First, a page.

Alaskans Deserve EPA Transparency

Alaskans Deserve EPA Transparency

January 28, 2022

Alaskans deserve an appropriate statement if the EPA was to move forward with a ruling against the Pebble Mine.

Yesterday, the EPA officially tasked both the Army Corps of Engineers and the Pebble Limited Partnership to provide additional information to “demonstrate that no unacceptable adverse effects to fishery areas would result from discharges associated with mining the Pebble deposit, or that actions could be taken to prevent unacceptable adverse effects.”

This action is part of EPA’s process to determine if the proposed copper, gold, molybdenum and rhenium mine – which would bring billions of dollars in state and local revenues and provide 700-plus full-time jobs to fully staff the decades-long mining activity – should be administratively shuttered.

Here’s the part that the EPA is conveniently forgetting: it already has that requested information, and in fact, has supported the transparent path the Corps took to review the environmental record for the proposed mine.  Using the NEPA (National Environmental Permitting Act) – once called the “Magna Carta of Environmental Law” by the NRDC – and its years-long process, the Corps issued a FEIS (Final Environmental Impact Statement) in 2020.  Throughout that FEIS’ report, it stated clearly and repeatedly that developing Pebble would have minimal to no impact on the Bristol Bay fishery.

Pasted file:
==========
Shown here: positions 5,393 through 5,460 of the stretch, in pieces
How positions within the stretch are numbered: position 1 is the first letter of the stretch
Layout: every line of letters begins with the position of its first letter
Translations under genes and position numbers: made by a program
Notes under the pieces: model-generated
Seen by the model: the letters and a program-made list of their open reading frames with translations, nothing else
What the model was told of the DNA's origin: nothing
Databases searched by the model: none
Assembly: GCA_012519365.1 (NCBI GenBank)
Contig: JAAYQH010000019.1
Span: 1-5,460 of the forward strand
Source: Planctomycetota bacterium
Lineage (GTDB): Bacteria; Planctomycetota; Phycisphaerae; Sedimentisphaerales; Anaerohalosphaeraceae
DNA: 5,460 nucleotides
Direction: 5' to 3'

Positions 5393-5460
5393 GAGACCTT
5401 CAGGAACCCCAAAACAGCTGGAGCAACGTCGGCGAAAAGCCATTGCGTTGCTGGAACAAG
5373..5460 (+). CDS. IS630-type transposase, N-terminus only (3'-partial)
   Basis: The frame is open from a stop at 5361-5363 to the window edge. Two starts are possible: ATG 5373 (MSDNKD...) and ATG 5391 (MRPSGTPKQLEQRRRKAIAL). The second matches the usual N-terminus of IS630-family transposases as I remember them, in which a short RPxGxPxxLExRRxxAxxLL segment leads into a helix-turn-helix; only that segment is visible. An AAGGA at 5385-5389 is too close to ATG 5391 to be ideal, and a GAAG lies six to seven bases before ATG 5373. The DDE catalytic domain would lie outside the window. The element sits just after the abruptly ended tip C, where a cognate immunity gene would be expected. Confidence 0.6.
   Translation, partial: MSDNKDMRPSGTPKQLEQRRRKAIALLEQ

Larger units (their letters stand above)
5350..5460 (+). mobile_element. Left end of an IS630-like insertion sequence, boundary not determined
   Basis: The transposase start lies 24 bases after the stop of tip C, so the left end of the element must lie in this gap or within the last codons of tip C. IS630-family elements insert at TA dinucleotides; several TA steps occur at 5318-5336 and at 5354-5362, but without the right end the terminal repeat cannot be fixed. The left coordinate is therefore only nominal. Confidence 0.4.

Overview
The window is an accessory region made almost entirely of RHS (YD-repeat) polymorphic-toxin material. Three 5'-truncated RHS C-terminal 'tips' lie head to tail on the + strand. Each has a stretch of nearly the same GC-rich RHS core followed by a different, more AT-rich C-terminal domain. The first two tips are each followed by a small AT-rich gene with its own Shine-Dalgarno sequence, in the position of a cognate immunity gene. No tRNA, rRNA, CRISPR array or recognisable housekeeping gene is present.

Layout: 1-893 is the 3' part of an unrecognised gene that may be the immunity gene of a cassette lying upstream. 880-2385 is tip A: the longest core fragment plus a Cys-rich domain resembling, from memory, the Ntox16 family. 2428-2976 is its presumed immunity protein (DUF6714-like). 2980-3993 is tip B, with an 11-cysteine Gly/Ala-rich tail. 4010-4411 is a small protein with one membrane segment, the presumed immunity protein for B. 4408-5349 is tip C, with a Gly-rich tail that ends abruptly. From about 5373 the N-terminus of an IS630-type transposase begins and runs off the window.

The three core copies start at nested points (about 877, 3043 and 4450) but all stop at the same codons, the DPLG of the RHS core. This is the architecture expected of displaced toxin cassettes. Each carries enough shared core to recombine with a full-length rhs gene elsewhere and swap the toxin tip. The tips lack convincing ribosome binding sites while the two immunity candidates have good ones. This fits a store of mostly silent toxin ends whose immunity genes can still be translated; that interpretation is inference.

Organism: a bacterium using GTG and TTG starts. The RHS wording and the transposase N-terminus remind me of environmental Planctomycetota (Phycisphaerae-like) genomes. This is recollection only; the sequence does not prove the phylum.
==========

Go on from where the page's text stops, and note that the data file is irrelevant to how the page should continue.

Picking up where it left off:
In May, 2020, the EPA even praised the Corps for the way it had engaged with the EPA and others throughout the process, stating in a letter: “As the very productive interagency discussions conclude, we want to express our appreciation for the Corps’ willingness to engage with both the EPA and Fish and Wildlife Service collectively. Our hope is that this experience lays the groundwork for continuing cooperation between the agencies…”

Now, with a new President, new EPA administrator and through the encouragement of anti-Pebble environmental zealots, the project is once again threatened for reasons completely counter to the clean scientific results.

Power The Future continues to be unabashedly pro-Pebble, as the science is clear that mining and fish can and will co-exist in the Bristol Bay watershed.  The jobs can be regionally, generationally impactful, and the world-class deposits can jump-start domestic supply chains for components the world needs exponentially more of, if the eco-left’s Utopian, ‘green energy’ transition is to happen someday.